# How to increase the temperature of my double boiler?

I have a double boiler that I wish to use to prepare a batch of fudge. The recipe I am using calls for heating to 240°F (=116°C), but a double boiler is limited to the boiling point of the working fluid used, so plain water, boiling at only 100°C, won't work.

I know that one can increase the boiling point of a liquid by dissolving material in it, governed by ∆T = Kb m, where Kb is the boiling point elevation coefficient and m is the molal concentration of solute.

Using this, to get the boiling point of water to 116°C requires a ∆T=16 K, and Kb = 0.512 K / m, so that would require a 31.25 molal solution. Using NaCl, that would mean about 1.8 kg of salt per kg of water, which is around 5 times as much salt as will even dissolve at all.

What can I do to increase the temperature of my double boiler?

• To move it that far, you'd have to use some other liquid, as a fuly saturated brine will only get you to 108°C / 226°F. Unfortunately, you'd have to find something that was food safe and didn't cause irritation in gaseous form. Another option might be to try using the oven, rather than the stovetop. (to at least get it close, then finish on the stovetop, watching it like a hawk?)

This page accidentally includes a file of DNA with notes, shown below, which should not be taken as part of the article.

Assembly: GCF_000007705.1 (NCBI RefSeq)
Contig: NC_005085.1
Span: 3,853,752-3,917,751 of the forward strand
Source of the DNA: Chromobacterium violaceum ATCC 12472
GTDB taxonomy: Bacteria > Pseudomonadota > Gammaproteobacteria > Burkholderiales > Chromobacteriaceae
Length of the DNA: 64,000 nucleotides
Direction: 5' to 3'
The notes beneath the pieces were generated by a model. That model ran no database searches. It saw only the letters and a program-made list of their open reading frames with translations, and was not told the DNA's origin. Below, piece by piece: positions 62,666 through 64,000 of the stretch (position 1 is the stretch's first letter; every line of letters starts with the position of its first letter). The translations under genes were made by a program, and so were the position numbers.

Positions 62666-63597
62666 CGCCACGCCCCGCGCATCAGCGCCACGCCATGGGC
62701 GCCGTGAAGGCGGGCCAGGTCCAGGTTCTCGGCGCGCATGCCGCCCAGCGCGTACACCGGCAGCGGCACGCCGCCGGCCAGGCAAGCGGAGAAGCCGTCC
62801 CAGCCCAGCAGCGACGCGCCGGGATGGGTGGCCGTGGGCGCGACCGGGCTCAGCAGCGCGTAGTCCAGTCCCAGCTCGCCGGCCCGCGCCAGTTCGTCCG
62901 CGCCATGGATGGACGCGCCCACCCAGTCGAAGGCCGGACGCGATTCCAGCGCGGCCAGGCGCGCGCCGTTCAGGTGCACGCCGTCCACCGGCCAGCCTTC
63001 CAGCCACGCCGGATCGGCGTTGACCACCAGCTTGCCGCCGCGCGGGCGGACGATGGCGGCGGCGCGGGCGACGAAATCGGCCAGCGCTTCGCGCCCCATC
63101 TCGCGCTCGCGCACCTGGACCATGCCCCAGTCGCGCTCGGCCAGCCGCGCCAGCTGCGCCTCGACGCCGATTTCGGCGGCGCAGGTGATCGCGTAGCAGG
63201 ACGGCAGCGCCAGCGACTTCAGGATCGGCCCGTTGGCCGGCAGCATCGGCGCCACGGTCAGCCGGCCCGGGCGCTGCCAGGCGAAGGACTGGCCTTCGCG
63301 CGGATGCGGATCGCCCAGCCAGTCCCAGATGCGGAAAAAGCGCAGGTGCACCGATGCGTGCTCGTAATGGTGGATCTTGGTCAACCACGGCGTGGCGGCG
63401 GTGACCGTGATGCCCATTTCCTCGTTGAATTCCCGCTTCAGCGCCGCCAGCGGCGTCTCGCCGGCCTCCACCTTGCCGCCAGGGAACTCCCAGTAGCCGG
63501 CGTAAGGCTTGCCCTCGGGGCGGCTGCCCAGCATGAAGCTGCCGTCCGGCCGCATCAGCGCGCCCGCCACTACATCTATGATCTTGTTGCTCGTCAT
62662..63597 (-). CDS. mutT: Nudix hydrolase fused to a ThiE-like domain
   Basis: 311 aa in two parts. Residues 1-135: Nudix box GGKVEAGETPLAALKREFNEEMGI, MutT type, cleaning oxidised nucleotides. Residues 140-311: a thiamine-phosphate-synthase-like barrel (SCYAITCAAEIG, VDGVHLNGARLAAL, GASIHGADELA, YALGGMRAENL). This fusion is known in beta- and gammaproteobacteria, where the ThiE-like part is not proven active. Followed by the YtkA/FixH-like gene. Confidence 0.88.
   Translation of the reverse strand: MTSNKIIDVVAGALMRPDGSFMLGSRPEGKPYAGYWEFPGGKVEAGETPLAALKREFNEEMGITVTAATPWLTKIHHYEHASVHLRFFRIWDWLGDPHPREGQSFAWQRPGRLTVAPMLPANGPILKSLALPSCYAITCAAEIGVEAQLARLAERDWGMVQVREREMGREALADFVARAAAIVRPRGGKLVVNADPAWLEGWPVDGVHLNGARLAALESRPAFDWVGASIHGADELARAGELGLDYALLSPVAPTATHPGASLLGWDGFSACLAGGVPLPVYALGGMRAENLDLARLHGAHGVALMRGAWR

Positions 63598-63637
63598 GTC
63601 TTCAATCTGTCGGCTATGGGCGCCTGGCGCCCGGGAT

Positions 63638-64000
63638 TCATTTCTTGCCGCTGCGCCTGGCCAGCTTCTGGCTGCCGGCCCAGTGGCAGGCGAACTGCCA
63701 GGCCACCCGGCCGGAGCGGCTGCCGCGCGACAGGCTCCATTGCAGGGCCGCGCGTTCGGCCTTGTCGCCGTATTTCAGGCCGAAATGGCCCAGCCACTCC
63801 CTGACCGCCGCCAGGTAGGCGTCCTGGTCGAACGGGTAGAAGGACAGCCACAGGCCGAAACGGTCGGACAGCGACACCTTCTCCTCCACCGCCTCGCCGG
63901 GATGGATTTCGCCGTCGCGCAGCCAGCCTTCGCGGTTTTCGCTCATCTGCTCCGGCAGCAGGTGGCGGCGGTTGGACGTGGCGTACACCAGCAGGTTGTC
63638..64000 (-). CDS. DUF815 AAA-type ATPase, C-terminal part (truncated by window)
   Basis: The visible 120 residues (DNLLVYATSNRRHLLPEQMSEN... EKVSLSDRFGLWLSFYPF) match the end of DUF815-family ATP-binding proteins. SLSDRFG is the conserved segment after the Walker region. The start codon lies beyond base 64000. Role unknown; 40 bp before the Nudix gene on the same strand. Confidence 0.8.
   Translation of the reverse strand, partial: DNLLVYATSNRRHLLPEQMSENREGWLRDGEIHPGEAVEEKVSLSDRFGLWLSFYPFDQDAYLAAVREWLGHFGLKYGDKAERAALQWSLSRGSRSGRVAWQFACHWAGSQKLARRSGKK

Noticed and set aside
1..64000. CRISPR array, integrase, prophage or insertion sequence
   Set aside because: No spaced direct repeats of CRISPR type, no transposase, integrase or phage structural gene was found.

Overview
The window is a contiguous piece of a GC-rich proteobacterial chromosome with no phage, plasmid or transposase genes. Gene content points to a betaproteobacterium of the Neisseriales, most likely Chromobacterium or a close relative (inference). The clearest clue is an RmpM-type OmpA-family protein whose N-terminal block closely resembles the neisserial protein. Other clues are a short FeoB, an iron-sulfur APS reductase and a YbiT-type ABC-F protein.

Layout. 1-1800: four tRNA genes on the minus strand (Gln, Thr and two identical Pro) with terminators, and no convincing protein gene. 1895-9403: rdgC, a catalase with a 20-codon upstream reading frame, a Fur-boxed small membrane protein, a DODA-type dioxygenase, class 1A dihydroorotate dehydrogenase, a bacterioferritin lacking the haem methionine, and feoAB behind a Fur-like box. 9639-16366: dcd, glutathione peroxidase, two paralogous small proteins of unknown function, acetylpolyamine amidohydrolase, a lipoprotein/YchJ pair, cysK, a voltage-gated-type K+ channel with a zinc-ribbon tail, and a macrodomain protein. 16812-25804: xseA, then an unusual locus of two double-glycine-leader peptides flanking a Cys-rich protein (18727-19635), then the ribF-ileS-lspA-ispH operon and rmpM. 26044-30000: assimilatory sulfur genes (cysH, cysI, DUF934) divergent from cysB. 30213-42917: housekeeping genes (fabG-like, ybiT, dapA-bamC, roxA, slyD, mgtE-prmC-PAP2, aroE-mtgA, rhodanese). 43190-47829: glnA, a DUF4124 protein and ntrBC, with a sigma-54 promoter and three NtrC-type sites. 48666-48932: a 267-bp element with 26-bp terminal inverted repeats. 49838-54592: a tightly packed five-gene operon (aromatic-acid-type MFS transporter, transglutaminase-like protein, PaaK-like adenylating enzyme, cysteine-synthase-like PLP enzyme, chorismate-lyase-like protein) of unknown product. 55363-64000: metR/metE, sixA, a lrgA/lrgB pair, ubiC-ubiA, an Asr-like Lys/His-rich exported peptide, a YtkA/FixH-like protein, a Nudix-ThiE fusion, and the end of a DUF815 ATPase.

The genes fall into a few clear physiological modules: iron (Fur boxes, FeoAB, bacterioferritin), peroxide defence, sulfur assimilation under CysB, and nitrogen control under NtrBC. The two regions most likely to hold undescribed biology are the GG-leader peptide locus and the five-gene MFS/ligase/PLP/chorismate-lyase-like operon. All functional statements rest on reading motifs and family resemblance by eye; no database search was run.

– Joe
May 10 '15 at 17:44
• Why do you specifically want to use a double boiler for this application given the inherent temperature limitation? May 10 '15 at 20:33
• Sugar solutions (sucrose/water) will get you there. Soft ball stage runs about 115 °C: craftybaking.com/howto/candy-sugar-syrup-temperature-chart Can't find a decent table of BP°C vs percent sugar today, or I'd make this an answer. May 10 '15 at 20:57
• @WayfaringStranger I wouldn't try to make a sugar-solution double boiler. The problem is that a suger solution's temperature is not limited, and once they start supersaturating, they spend very short time at each temperature, frequently even less than the reading delay of a sugar thermometer. You can certainly take a sugar solution to 115 C, but you cannot hold it there for a prolonged time without some complex apparatus (which would have been capable of doing the double boiler duty in the first place).
– rumtscho
May 11 '15 at 8:48
• @rumtscho Agreed, now that I think about it. If you really want some oddball temperature, you're better off with a precisely thermostatted heating plate. May 11 '15 at 12:46